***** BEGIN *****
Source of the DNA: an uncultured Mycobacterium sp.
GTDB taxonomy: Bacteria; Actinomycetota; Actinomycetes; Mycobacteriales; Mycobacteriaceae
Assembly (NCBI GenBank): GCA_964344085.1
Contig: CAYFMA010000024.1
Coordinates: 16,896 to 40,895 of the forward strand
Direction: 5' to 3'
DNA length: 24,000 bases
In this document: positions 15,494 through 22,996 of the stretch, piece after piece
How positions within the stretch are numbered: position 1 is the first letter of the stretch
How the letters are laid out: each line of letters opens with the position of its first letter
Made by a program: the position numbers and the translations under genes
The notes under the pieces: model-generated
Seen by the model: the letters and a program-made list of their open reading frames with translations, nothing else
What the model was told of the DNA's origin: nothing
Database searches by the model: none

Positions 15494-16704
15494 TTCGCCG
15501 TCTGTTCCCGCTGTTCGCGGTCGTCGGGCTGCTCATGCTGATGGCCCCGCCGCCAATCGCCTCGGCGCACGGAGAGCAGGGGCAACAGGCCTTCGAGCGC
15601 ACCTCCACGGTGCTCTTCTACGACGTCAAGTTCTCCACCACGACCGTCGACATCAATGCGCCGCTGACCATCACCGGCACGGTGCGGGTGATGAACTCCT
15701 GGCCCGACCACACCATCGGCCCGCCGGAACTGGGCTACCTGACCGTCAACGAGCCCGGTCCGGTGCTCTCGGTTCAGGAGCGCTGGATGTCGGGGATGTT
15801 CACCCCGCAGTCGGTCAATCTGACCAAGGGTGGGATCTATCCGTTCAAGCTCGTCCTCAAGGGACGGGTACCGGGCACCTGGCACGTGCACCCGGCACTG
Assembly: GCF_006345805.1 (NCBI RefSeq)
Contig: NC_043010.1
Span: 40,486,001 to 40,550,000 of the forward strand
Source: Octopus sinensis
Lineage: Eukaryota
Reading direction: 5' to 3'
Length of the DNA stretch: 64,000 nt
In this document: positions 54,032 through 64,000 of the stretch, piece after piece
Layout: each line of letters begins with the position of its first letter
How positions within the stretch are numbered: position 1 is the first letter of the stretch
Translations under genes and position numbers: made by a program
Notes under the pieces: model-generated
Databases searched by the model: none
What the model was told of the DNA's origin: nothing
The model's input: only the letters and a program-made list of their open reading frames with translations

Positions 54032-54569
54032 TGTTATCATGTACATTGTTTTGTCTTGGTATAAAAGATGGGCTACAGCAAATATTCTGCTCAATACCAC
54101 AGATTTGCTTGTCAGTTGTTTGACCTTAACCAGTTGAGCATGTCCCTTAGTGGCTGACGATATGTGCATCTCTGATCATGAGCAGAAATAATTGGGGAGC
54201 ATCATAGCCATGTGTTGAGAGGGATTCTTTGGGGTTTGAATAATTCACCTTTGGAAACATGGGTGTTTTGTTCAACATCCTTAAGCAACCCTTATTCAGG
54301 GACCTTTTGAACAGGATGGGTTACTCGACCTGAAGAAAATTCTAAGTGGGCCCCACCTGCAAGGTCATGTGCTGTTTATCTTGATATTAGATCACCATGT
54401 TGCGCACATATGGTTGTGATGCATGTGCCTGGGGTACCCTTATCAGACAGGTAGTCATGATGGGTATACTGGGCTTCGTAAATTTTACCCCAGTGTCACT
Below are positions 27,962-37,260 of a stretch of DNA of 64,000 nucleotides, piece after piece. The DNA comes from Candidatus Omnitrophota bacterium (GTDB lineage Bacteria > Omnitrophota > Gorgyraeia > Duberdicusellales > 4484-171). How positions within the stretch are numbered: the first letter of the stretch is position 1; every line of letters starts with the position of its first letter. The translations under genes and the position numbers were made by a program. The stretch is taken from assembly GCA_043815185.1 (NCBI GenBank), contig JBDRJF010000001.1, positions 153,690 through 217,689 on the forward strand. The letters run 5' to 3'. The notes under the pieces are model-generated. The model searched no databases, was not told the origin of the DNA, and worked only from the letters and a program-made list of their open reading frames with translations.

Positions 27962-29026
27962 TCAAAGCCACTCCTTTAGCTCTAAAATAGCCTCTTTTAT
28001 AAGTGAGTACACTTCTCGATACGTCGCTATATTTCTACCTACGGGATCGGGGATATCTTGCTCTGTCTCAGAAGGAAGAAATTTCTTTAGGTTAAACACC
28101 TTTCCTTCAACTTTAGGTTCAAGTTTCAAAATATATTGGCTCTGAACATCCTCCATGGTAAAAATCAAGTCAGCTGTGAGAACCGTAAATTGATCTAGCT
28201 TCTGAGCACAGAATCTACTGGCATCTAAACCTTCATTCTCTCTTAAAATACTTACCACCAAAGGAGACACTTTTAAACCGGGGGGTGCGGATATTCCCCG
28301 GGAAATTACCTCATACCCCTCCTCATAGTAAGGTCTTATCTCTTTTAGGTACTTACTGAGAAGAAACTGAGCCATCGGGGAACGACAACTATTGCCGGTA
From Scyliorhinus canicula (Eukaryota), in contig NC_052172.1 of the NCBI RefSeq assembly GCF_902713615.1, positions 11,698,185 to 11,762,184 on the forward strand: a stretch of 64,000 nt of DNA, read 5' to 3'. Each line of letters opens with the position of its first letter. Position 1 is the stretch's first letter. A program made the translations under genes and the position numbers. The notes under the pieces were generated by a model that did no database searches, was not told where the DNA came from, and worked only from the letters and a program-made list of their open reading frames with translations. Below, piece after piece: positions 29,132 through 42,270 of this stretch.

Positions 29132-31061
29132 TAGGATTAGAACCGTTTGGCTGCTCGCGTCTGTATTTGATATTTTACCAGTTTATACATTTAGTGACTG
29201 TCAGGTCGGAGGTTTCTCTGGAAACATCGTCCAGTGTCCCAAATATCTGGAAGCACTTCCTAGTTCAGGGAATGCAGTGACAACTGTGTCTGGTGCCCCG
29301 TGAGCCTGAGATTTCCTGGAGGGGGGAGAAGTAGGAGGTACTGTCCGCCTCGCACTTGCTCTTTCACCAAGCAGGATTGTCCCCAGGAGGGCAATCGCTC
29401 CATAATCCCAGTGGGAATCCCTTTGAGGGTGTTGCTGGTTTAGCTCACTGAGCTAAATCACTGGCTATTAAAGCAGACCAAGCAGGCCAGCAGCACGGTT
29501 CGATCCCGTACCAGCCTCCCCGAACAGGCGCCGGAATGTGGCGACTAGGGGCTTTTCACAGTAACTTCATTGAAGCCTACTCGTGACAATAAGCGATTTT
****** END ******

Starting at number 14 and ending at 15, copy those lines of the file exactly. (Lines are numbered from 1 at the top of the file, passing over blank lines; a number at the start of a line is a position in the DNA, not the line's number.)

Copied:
What the model was told of the DNA's origin: nothing
Database searches by the model: none